Friday 22 February 2013

Praying and playing with scorpions

This is one festival that is sure to send shivers down your spine. It is also sure to sting your senses as it has a lot to do with belief and tradition rather than science and rationality.
The festival is unique as people from all communities, irrespective of their class, creed, religion and even age participate enthusiastically.  Children join their parents and men and women who have gone away from the village on work or job return on that day to specially take part in the festival.
The festival is held once an year and the entire village empties out onto to a nearby hillock with scores of other devotes to climb a hill. It is here that the festival acquires its “stinging” character.
The villagers and devotes, including children, sing songs, pray to the deity and then begin searching for scorpions beneath boulders and rocks on the hill.
On this particular day, a scorpion is found under every boulder and the devotes take it put and place it on their hands, legs, stomach and even their face and tongue. The scorpions come in all sizes and shapes and all of them are poisonous and they have their tails up ready to sting.
However, on this day they neither sting nor shy away from human contact. Scorpions generally are shy creatures and they scurry away to the safety of a nook or corner. They rarely sting unless they are touched. But  in this case, they neither flee from human touch nor do they sting. Rather, they remain in touch with the human beings with no discomfort.
This is how the villagers of Kandakoor in Yadgir district celebrate Naga Panchami, the festival of snakes every year.
Naga Panchamani falls on the fifth day of the bright half of Shravan month of Hindu calendar and devout Hindus worship Nagao s snake on this day. But the people of Kandakoor, which is about 20 kilometres from Yadgir, worship the idol of a scorpion and play with scorpions too. Of course, they worship snakes too.
The villagers worship scorpions as Chelina jatre  or fair of Scorpions. What really makes this festival truly secular is that all people in the village, irrespective of  their religion and social standing, celebrate Naga Panchami  by preparing sweets in their houses and then trekking up to a nearby hill called Cholina or Chelina Betta or hill of scorpions.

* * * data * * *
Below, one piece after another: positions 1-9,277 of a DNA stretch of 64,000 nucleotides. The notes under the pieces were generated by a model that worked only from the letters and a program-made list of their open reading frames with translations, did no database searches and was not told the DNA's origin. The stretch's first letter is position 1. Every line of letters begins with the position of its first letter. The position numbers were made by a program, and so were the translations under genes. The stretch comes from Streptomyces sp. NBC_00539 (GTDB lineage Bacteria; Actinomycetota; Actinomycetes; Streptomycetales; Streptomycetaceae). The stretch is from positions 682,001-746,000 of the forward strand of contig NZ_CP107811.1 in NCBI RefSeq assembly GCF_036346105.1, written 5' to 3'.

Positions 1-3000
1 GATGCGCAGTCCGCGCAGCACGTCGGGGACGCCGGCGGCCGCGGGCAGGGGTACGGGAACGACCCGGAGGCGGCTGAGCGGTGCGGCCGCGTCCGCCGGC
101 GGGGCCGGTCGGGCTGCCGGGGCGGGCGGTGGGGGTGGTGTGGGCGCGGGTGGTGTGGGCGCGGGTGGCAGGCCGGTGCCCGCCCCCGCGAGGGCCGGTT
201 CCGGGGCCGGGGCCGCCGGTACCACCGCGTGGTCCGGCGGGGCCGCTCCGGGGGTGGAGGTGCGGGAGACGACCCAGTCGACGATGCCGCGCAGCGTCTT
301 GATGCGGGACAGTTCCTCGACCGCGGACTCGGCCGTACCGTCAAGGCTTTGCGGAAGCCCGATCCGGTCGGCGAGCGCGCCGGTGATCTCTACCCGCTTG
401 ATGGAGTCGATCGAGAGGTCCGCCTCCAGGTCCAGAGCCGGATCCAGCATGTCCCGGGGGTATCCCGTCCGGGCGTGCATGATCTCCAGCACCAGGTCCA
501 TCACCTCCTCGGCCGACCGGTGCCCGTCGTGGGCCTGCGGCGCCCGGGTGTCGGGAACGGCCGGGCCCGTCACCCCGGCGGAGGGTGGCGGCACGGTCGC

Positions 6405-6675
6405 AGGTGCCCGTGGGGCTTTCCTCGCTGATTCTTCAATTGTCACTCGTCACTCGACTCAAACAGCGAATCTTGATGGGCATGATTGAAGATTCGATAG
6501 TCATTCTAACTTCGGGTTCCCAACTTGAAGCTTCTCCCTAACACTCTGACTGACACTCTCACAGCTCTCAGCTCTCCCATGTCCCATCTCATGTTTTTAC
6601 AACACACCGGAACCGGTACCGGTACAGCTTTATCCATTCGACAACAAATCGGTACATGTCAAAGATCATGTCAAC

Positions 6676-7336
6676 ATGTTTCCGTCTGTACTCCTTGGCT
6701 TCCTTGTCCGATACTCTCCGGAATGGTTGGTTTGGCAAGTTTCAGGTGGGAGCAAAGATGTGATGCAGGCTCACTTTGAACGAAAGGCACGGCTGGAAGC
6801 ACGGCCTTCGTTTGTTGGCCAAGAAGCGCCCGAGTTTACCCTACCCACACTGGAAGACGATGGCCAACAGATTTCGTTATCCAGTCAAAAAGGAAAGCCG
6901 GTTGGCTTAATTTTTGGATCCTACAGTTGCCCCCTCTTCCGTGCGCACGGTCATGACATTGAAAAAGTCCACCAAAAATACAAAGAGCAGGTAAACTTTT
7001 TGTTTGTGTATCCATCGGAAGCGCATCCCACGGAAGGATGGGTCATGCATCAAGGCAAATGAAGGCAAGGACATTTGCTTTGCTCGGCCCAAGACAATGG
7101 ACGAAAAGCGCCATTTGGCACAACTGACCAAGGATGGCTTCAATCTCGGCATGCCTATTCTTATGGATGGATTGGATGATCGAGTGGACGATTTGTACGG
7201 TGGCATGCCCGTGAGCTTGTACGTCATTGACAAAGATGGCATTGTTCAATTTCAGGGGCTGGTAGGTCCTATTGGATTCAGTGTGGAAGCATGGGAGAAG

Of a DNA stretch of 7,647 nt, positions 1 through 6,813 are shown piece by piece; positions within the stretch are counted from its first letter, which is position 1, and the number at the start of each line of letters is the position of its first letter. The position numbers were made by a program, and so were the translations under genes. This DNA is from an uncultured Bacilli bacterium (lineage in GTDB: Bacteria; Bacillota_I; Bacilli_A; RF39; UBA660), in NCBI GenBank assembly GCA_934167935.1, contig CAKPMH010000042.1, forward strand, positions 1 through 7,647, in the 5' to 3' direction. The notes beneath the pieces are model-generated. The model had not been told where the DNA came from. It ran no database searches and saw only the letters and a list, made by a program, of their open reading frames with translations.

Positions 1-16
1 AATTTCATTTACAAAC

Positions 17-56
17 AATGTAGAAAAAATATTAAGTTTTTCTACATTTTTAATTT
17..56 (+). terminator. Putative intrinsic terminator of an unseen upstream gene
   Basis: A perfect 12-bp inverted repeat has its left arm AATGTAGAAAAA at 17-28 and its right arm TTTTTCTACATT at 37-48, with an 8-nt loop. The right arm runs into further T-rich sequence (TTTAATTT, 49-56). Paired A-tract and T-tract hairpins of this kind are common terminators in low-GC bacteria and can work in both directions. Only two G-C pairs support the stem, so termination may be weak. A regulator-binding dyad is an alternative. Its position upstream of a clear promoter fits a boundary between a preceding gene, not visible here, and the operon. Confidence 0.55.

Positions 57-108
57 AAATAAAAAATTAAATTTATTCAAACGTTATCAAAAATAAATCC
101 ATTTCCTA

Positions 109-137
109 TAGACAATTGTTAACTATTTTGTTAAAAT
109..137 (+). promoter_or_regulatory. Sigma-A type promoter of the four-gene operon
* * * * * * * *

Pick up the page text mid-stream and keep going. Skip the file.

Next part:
Even women, born in the village but married to men living in other villages, come back for this festival to worship the Scorpion Goddess who is locally called Kondammai.
The villagers go to Chelina Betta between 3 p. m., to 6p.m., on Naga Panchami. They trek up the hill, singing folk songs. They then gather and worship Kondammai and a statue of a snake. After this begins the bizarre ritual of hunting for scorpions.
The villagers are absolutely certain that there will be a scorpion under each big boulder or rock. The children too seem to enjoy playing with scorpions. They place the scorpions on different parts of their bodies, including tongue and face.
So far, there has not been a single case of scorpion bite on this day. After playing with the scorpions, the villagers bring them to the temple and place them before the deity. They then offer saree, oil and coconut to the deity, pray to it and then start their descent.
A strange fact, which I can personally vouch for is that no scorpion will be found from the day following Naga Panchami.
 The temple belongs to the Boyin community.
Kandkoor is an isolated village and borders Andhra Pradesh. The bizzare ritual, the inactivity of the scorpions on Naga Panchami, their disappearance the next day and the fearlessness of even children have all confounded the district administration and even scientists.
Yadagir is approachable by both road and rail from Bangalore. It is 492 kms from Bangalore.

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